The FTC formally filed the complaint on Sept. 26 following a four-year probe on the e-commerce giant. It accused Amazon of penalizing sellers who offer lower prices on other platforms, altering search results to favor paid ads, and promoting its own brands over others. Moreover, the company used its position to raise prices, overcharge third-party sellers, and suppress competition.
While the FTC's investigation was initiated during Bezos' tenure, Jassy is now in the unenviable position of addressing these allegations. Meanwhile, the former CEO is living his best life after stepping back from Amazon in July 2021. As of writing, Bezos and his fiancee Lauren Sanchez have been living a lavish lifestyle on his $500 million yacht named Koru while sailing through the Mediterranean – a "never-ending vacation" as described by the Daily Mail. (Related: Amazon becomes first company ever to lose $1 trillion in market value.)
Sucharita Kodali, vice president and principal analyst at Forrester Research, could not help but express her sympathies toward the new Amazon CEO. "He is cleaning up a mess that somebody else created, and he is doing it while trying to keep the ship afloat," she remarked.
During the peak of the Wuhan coronavirus (COVID-19) pandemic, Amazon grew its profit as lockdowns and safety concerns led more people to rely on online shopping and delivery services. However, as the world gradually returned to pre-pandemic routines, Amazon began losing a near-record high of $1.88 trillion in market capitalization on July 21. The company's shares tumbled by nearly 50 percent, and the company's future prospects remain uncertain as consumers revert to their pre-lockdown spending patterns.
Amazon Chief Financial Officer Brian Olsavsky explained that the e-commerce giant's downturn was caused by "the continuing impacts of broad-scale inflation, heightened fuel prices and rising energy costs." He also pointed his finger at the Federal Reserve tightening monetary policies, alongside a pullback in information technology spending by businesses. The latter, Olsavsky noted, has adversely affected Amazon's highly profitable cloud computing division.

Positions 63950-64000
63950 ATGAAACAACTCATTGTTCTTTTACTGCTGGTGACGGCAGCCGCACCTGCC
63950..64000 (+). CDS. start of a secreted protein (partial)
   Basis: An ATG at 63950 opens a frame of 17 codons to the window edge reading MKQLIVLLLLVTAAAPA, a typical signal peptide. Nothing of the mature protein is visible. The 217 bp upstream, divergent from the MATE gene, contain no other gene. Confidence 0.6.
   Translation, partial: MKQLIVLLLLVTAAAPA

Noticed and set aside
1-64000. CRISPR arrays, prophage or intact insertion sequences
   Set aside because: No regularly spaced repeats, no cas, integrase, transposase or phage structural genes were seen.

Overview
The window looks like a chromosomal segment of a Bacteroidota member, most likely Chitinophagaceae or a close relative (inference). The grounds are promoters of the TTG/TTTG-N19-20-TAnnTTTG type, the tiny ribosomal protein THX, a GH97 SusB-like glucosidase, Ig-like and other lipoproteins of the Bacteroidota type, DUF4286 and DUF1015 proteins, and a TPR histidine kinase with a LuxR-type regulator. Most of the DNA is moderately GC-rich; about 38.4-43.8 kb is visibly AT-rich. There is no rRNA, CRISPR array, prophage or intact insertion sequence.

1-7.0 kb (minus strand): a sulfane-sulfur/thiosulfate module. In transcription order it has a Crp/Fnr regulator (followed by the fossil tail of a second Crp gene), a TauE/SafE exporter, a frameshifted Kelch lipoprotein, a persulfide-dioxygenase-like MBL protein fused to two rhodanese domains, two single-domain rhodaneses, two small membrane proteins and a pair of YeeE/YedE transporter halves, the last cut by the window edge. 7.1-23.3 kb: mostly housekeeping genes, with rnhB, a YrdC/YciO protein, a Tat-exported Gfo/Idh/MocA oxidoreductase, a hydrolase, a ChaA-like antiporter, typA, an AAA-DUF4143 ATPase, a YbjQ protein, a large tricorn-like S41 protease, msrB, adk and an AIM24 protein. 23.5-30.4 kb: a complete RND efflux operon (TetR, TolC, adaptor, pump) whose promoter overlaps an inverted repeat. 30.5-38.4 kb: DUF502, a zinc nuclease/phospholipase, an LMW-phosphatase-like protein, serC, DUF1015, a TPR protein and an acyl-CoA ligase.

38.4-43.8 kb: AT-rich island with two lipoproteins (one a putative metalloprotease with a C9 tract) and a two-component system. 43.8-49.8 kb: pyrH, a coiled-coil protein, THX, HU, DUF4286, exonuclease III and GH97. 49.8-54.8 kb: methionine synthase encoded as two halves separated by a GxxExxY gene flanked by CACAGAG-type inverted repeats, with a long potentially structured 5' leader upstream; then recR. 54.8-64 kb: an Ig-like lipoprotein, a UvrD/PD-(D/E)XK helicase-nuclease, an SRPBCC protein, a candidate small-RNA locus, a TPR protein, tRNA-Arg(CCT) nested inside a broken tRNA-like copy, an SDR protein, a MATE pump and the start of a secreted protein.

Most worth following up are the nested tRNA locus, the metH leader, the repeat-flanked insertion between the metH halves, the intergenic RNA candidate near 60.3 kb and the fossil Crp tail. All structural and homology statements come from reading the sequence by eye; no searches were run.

The alarming earnings update from Amazon executives further exacerbated the situation, sparking an unprecedented selloff of Amazon stocks and accelerating the company's rapid decline in market value. Moreover, the company suffered a $2.7 billion loss last year due to over-expansion under Bezos' tenure.
But thanks to Jassy's strategic decisions, the company returned to profitability in the last quarter – with a 50 percent increase in its share price since the beginning of 2023. He has also been returning several of his predecessors' pet projects such as the warehouse expansion program and investments in automated stores. Jassy has also imposed cost-cutting measures, laying off 27,000 employees and demanding cost reductions at Amazon Studios, its $7 billion TV production arm.
The new Amazon CEO has also espoused return-to-office work similar to his predecessor, warning staff that things "probably [aren't] going to work out" for them if they continue working from their homes. He declared back in March: "As a leadership team, we've decided that we will be better for customers and for our business being in the office."
Visit JeffBezosWatch.com for more stories about Amazon.
Watch this clip from the "Rudyk Report" about Amazon's layoffs during the tenure of Bezos.
This video is from the Rudyk Report channel on Brighteon.com.